If we have in certain norm

1). $g_j(x) \rightarrow h(x), j\rightarrow\infty$ and

2). $ f_{ij}(x)\rightarrow g_j(x), i\rightarrow \infty, \forall j$ ,

then we can choose a subsequence $\{f_{ij_{(i)}}, i=1,2,...\}$ from $\{f_{ij}, i=1,2,...;j=1,2,...\}$ such that $f_{ij_{(i)}}\rightarrow h, i\rightarrow\infty$, in that norm sense. And it's just a trivial matter of triangle inequality. (I leave some freedom for function definition, so that more examples or counterexamples can be taken into account.)

Now my question is:

What if the convergence is in pointwise sense? Can we still do that? namely, if $g_j(x) \rightarrow h(x), j\rightarrow\infty$ pointwise,and if $ f_{ij}(x)\rightarrow g_j(x), i\rightarrow \infty, \forall j$ pointwise, can we find a subsequence $f_{ij_{(i)}}$ from $f_{ij}$ such that $f_{ij_{(i)}}\rightarrow h, i\rightarrow\infty$ pointwise?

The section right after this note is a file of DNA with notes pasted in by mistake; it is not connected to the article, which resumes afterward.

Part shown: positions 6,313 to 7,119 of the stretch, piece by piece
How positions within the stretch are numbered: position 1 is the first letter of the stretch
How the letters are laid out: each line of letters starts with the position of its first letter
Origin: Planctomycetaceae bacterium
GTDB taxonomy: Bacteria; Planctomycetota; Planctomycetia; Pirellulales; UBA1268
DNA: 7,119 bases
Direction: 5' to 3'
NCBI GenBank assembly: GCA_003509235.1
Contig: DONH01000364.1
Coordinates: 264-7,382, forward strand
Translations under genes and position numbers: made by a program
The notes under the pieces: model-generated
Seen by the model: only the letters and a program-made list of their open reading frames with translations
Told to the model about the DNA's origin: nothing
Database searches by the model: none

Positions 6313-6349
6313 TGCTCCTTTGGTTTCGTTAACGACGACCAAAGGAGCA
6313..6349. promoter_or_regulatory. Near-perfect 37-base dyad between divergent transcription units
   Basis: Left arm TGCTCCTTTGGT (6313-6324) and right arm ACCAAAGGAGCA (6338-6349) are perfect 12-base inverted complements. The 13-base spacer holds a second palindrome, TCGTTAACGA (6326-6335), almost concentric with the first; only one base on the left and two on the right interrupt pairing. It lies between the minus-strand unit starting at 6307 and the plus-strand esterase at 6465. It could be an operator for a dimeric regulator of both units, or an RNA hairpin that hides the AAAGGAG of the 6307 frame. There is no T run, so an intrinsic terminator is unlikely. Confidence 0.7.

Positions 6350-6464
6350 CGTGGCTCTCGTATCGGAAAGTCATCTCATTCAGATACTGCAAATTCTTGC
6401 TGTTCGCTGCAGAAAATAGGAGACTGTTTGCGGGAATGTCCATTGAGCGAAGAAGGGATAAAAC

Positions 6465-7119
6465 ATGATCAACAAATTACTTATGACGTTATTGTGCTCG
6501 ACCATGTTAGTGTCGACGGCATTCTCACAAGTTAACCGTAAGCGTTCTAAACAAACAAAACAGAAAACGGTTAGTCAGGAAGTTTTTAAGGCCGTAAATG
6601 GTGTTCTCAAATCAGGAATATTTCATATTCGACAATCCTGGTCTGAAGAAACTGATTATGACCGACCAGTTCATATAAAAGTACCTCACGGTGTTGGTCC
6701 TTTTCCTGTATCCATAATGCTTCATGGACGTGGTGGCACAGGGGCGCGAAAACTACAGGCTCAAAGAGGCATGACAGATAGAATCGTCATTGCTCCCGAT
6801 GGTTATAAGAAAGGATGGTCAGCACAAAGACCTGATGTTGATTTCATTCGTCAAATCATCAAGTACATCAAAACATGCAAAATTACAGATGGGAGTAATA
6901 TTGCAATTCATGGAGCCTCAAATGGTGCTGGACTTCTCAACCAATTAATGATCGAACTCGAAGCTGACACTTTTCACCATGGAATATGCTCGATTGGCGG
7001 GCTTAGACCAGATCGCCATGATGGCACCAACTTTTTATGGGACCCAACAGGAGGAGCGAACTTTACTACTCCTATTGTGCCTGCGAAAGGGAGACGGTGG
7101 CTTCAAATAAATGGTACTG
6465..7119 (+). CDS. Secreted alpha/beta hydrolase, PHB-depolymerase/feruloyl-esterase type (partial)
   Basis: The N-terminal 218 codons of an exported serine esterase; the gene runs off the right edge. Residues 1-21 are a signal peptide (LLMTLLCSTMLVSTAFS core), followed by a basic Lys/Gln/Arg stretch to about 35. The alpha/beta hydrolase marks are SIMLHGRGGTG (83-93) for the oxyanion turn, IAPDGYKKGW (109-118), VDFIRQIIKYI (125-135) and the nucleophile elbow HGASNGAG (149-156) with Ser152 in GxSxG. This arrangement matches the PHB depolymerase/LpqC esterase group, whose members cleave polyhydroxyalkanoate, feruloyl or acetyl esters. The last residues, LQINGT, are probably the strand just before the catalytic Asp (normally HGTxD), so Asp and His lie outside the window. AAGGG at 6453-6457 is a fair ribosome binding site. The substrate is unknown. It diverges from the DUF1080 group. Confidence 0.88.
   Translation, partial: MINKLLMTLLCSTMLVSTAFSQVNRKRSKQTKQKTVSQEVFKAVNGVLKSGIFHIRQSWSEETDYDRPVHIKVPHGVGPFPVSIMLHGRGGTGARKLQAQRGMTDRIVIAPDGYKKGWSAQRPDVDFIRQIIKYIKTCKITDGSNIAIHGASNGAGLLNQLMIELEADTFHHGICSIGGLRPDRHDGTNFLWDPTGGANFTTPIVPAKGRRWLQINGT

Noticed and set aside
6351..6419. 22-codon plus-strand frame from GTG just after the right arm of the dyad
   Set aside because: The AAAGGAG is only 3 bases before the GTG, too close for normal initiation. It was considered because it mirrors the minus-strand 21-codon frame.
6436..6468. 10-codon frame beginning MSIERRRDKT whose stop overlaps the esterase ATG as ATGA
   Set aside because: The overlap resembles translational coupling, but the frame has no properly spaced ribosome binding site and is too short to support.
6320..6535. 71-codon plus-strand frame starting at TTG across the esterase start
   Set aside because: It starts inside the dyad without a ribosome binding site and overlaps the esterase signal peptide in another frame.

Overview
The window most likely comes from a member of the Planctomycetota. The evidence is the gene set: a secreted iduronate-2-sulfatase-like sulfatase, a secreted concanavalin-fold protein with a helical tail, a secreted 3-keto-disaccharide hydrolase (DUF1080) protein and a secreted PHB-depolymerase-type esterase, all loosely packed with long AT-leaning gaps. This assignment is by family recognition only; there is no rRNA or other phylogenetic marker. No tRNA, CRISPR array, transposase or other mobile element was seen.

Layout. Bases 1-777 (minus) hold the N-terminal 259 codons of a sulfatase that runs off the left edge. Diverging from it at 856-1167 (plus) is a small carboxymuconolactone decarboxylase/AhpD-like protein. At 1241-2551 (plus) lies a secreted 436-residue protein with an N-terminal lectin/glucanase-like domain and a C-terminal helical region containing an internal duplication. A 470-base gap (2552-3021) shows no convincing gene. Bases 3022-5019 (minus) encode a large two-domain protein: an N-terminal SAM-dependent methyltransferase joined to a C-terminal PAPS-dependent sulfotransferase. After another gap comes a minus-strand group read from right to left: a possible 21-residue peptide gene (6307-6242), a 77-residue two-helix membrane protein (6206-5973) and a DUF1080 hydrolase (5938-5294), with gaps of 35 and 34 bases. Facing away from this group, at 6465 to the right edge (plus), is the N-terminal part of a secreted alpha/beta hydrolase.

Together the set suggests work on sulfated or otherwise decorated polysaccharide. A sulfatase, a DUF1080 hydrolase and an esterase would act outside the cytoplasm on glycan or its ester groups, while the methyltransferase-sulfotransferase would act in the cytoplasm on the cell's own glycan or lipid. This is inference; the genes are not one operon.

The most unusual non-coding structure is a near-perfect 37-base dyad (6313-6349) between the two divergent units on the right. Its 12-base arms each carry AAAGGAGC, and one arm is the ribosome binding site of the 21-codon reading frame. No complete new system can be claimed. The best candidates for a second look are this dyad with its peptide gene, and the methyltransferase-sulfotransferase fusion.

I constructed a counterexample which seems to be complicated. I wonder if there is any easy answer. Thanks.

pointwisely:-) – Mariano Suárez-Alvarez♦ Jul 17 '13 at 2:36pointfoolishly– Robert Israel Jul 17 '13 at 2:37